Saturday, May 3, 2008

Forest foundation study finds wildfires burden climate change efforts

Ledger Dispatch (Amador County, California): When a wildfire strikes California, the state's efforts to stop global warming go up in smoke.

A study released March 12 of four large California wildfires shows they collectively will put an estimated 38 million tons of greenhouse gases into the atmosphere through fire and subsequent decay of dead trees. Together emissions from fire and decay undo much of the progress California is making to fight global warming. The estimated 38 million tons of greenhouse gases is the equivalent of emissions from seven million cars - for one year. Nearly 10 million tons of harmful greenhouse gases were emitted from the fires themselves, with an estimated 28 million additional tons of carbon dioxide emitted from decay, mostly in the next 50 years.

"Reducing the number and severity of wildfires may be the single most important action we can take in the short-term to lower greenhouse gas emissions and fight global warming," said Dr. Thomas Bonnicksen, a noted forestry expert who authored the report and has studied California forests for more than 30 years.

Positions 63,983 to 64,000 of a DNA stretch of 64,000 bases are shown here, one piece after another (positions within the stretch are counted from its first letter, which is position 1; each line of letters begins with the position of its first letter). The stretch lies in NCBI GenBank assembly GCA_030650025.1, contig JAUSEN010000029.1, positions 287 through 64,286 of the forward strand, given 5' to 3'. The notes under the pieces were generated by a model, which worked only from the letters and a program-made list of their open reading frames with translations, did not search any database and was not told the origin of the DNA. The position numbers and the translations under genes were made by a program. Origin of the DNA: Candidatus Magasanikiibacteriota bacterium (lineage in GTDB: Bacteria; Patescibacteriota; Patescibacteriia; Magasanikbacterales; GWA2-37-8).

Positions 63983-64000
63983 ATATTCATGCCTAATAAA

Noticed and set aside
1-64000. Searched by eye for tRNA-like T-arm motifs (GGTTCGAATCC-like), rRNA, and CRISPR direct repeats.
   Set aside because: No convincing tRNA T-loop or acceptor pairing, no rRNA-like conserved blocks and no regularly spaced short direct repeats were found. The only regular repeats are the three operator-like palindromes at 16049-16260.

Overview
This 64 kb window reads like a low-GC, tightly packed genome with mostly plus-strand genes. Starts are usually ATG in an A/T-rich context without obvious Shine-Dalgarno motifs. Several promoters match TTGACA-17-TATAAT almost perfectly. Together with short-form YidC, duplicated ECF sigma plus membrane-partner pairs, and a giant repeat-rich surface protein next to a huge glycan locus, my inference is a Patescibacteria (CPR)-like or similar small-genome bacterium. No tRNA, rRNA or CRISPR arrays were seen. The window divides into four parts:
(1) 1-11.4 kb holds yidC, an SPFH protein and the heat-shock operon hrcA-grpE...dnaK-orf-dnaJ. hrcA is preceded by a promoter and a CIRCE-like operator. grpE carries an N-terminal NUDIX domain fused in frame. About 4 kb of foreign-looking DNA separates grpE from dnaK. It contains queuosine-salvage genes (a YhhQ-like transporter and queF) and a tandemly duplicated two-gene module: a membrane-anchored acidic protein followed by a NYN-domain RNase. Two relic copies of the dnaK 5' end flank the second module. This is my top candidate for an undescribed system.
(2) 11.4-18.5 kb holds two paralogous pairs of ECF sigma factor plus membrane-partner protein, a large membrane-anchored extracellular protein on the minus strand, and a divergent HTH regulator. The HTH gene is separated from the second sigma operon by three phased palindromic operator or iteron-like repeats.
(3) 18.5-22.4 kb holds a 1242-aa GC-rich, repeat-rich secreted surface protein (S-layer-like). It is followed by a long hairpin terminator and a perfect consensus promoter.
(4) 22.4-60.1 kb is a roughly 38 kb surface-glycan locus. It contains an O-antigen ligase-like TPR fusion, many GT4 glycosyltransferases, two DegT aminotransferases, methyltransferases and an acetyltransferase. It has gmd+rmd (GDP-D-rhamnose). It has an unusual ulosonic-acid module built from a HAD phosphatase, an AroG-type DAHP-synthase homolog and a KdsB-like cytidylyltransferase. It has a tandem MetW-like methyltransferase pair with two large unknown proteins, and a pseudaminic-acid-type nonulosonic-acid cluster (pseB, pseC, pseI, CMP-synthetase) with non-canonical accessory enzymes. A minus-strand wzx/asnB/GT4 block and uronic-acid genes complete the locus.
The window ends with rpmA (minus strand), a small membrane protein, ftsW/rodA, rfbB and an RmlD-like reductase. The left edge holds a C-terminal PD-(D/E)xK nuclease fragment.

The study was conducted for the Forest Foundation, a nonprofit organization that promotes education about the state's forests. The study is based on an analytical tool developed for the Forest Foundation that allows scientists to estimate greenhouse gases emitted by wildfire and subsequent forest decay. The tool, called the Forest Carbon and Emissions Model, analyzes the impact of wildfires on global warming by considering a number of factors, including vegetation density, tree species, mortality caused by a fire, and the removal of dead trees and replanting of new trees….

Firefighters battle a blaze in Southern California, shot by Richard Smith of Orange County, Wikimedia Commons, under Creative Commons Attribution 2.0 License

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